; Hanrahan, 1996 ; Monsma & Overby, 2004 ). One mental skill capable of influencing cognitive, behavioral, and affective outcomes in dancers is imagery. Imagery, which is described as the creation or recreation of an experience in one’s mind ( Vealey & Greenleaf, 2010 ), has been used by dancers to mentally
Irene Muir, Krista J. Munroe-Chandler and Todd Loughead
Jonathan Rhodes, Jon May, Jackie Andrade and David Kavanagh
with an English professional soccer team to improve each of its team member’s grit through imagery-based motivational training. The concept of grit has been applied widely, from dropout rates at the United States Military Academy ( Duckworth & Quinn, 2009 ) to marriage ( Eskreis-Winkler, Shulman, Beal
Kimberley L. Gammage, Craig R. Hall and Wendy M. Rodgers
Imagery plays important cognitive and motivational roles in many areas of life, including sport (Paivio, 1985) and exercise (Hausenblas, Hall, Rodgers, & Munroe, 1999). The purpose of the present paper was to examine how the cognitive and motivational roles of exercise imagery vary with gender, frequency of exercise, and activity type. Participants (n = 577) completed the Exercise Imagery Questionnaire (Hausenblas et al„ 1999) which measures appearance, energy, and technique imagery. Participants, regardless of gender, frequency of exercise, or activity type, used appearance imagery most frequently, followed by technique and energy, respectively. Men used significantly more technique imagery than women did, while women used significantly more appearance imagery than men did. In addition, high frequency exercisers (3 or more times per week) used all types of imagery more frequently than low frequency exercisers (2 or fewer times per week). Finally, imagery differences existed based on type of activity.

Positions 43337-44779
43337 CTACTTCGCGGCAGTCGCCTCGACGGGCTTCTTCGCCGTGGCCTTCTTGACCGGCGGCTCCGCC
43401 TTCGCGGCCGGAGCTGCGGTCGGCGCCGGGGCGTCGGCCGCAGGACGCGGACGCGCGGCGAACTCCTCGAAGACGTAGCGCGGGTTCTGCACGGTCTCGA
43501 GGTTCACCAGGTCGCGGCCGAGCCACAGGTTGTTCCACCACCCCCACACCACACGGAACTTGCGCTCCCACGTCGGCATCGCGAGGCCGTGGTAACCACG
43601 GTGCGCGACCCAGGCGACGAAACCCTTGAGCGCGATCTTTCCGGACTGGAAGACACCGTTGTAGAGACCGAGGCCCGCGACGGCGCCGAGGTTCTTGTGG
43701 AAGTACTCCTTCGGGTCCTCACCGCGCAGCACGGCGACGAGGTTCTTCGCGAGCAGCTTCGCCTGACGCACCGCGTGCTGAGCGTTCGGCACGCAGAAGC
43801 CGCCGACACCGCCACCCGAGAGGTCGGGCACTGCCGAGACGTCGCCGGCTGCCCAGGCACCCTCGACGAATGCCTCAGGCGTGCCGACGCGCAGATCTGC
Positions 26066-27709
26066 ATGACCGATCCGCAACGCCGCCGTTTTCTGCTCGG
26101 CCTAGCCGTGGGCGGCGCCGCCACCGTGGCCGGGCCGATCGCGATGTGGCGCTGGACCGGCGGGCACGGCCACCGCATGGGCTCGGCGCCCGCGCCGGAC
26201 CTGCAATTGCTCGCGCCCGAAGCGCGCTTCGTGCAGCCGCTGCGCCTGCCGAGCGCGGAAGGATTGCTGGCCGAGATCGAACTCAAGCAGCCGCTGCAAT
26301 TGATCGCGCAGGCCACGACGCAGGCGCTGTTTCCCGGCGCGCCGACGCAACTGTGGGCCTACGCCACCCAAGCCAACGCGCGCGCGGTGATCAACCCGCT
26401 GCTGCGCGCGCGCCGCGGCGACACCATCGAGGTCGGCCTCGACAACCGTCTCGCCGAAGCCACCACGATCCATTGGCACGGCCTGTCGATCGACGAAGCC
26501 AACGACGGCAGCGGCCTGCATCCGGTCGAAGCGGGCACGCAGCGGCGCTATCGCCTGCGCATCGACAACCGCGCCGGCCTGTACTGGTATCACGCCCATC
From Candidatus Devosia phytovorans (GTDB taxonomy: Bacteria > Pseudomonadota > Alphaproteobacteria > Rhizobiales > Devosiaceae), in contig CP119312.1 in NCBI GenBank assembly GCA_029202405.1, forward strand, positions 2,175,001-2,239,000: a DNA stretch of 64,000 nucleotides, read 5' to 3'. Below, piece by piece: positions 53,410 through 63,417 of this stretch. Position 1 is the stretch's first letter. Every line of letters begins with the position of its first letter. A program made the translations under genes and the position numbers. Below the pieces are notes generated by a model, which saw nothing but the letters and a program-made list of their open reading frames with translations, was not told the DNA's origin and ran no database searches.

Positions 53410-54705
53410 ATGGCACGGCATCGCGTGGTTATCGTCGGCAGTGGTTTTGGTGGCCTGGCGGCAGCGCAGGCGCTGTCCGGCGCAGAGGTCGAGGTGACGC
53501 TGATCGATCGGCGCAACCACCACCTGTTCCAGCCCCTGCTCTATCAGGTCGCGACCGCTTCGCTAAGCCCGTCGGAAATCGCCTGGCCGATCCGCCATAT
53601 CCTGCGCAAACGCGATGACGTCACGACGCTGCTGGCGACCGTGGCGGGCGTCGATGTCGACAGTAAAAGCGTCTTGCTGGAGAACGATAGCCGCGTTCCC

Sandra E. Short, Jared M. Bruggeman, Scott G. Engel, Tracy L. Marback, Lori J. Wang, Anders Willadsen and Martin W. Short
This experiment examined the interaction between two imagery functions (Cognitive Specific, CS; and Motivation - General Mastery, MG-M) and two imagery directions (facilitative, debilitative) on self-efficacy and performance in golf putting. Eighty-three participants were randomly assigned to one of 7 conditions: (a) CS + facilitative imagery, (b) CS + debilitative imagery, (c) MG-M + facilitative imagery, (d) MG-M + debilitative imagery, (e) CS imagery only, (f) MG-M imagery only, (g) no imagery (stretching) control group. A 3 (imagery direction) X 3 (imagery function) X 2 (gender) ANCOVA with pretest scores used as the covariate was used. Results showed a main effect for performance; means were higher for the facilitative group compared to the debilitative group. For self-efficacy, there was a significant imagery direction by imagery function by gender interaction. These findings suggest imagery direction and imagery function can affect self-efficacy and performance and that males and females respond differently to imagery interventions.
Paul R. Surburg
This article provides insights into the use of imagery procedures with special populations. After an overview of various imagery techniques that have been used to enhance motor performance with normal persons, studies dealing with the elderly, brain and spinal cord injuries, neoplasms, and persons with mental handicaps are discussed. Issues are addressed concerning the use of imagery techniques by the researcher and practitioner. The final section of this paper deals with possible applications of imagery techniques with special populations.
Kate A.T. Eddy and Stephen D. Mellalieu